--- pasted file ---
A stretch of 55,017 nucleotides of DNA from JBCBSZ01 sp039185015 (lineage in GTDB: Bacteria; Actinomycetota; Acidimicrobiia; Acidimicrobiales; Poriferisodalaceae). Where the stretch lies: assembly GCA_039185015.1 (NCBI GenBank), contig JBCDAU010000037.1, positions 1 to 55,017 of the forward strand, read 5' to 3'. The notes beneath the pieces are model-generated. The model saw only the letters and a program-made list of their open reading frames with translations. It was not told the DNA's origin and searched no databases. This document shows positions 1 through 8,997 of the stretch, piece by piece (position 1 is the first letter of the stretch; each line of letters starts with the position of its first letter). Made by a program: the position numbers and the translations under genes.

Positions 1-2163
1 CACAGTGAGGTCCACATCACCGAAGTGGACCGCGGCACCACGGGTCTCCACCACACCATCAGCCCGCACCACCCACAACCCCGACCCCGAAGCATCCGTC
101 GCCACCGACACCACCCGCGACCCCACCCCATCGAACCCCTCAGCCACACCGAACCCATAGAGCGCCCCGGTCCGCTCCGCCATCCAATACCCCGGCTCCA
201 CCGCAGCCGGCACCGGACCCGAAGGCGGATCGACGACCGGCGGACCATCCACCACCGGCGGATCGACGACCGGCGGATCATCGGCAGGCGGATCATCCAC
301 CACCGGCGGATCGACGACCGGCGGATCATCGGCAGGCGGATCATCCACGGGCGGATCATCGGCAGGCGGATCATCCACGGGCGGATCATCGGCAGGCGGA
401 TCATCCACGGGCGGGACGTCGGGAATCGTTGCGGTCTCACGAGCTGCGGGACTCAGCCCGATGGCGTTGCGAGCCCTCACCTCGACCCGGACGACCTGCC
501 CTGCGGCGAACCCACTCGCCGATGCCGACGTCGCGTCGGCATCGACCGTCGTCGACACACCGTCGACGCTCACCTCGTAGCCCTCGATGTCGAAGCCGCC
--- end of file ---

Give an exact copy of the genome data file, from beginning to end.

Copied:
A stretch of 55,017 nucleotides of DNA from JBCBSZ01 sp039185015 (lineage in GTDB: Bacteria; Actinomycetota; Acidimicrobiia; Acidimicrobiales; Poriferisodalaceae). Where the stretch lies: assembly GCA_039185015.1 (NCBI GenBank), contig JBCDAU010000037.1, positions 1 to 55,017 of the forward strand, read 5' to 3'. The notes beneath the pieces are model-generated. The model saw only the letters and a program-made list of their open reading frames with translations. It was not told the DNA's origin and searched no databases. This document shows positions 1 through 8,997 of the stretch, piece by piece (position 1 is the first letter of the stretch; each line of letters starts with the position of its first letter). Made by a program: the position numbers and the translations under genes.

Positions 1-2163
1 CACAGTGAGGTCCACATCACCGAAGTGGACCGCGGCACCACGGGTCTCCACCACACCATCAGCCCGCACCACCCACAACCCCGACCCCGAAGCATCCGTC
101 GCCACCGACACCACCCGCGACCCCACCCCATCGAACCCCTCAGCCACACCGAACCCATAGAGCGCCCCGGTCCGCTCCGCCATCCAATACCCCGGCTCCA
201 CCGCAGCCGGCACCGGACCCGAAGGCGGATCGACGACCGGCGGACCATCCACCACCGGCGGATCGACGACCGGCGGATCATCGGCAGGCGGATCATCCAC
301 CACCGGCGGATCGACGACCGGCGGATCATCGGCAGGCGGATCATCCACGGGCGGATCATCGGCAGGCGGATCATCCACGGGCGGATCATCGGCAGGCGGA
401 TCATCCACGGGCGGGACGTCGGGAATCGTTGCGGTCTCACGAGCTGCGGGACTCAGCCCGATGGCGTTGCGAGCCCTCACCTCGACCCGGACGACCTGCC
501 CTGCGGCGAACCCACTCGCCGATGCCGACGTCGCGTCGGCATCGACCGTCGTCGACACACCGTCGACGCTCACCTCGTAGCCCTCGATGTCGAAGCCGCC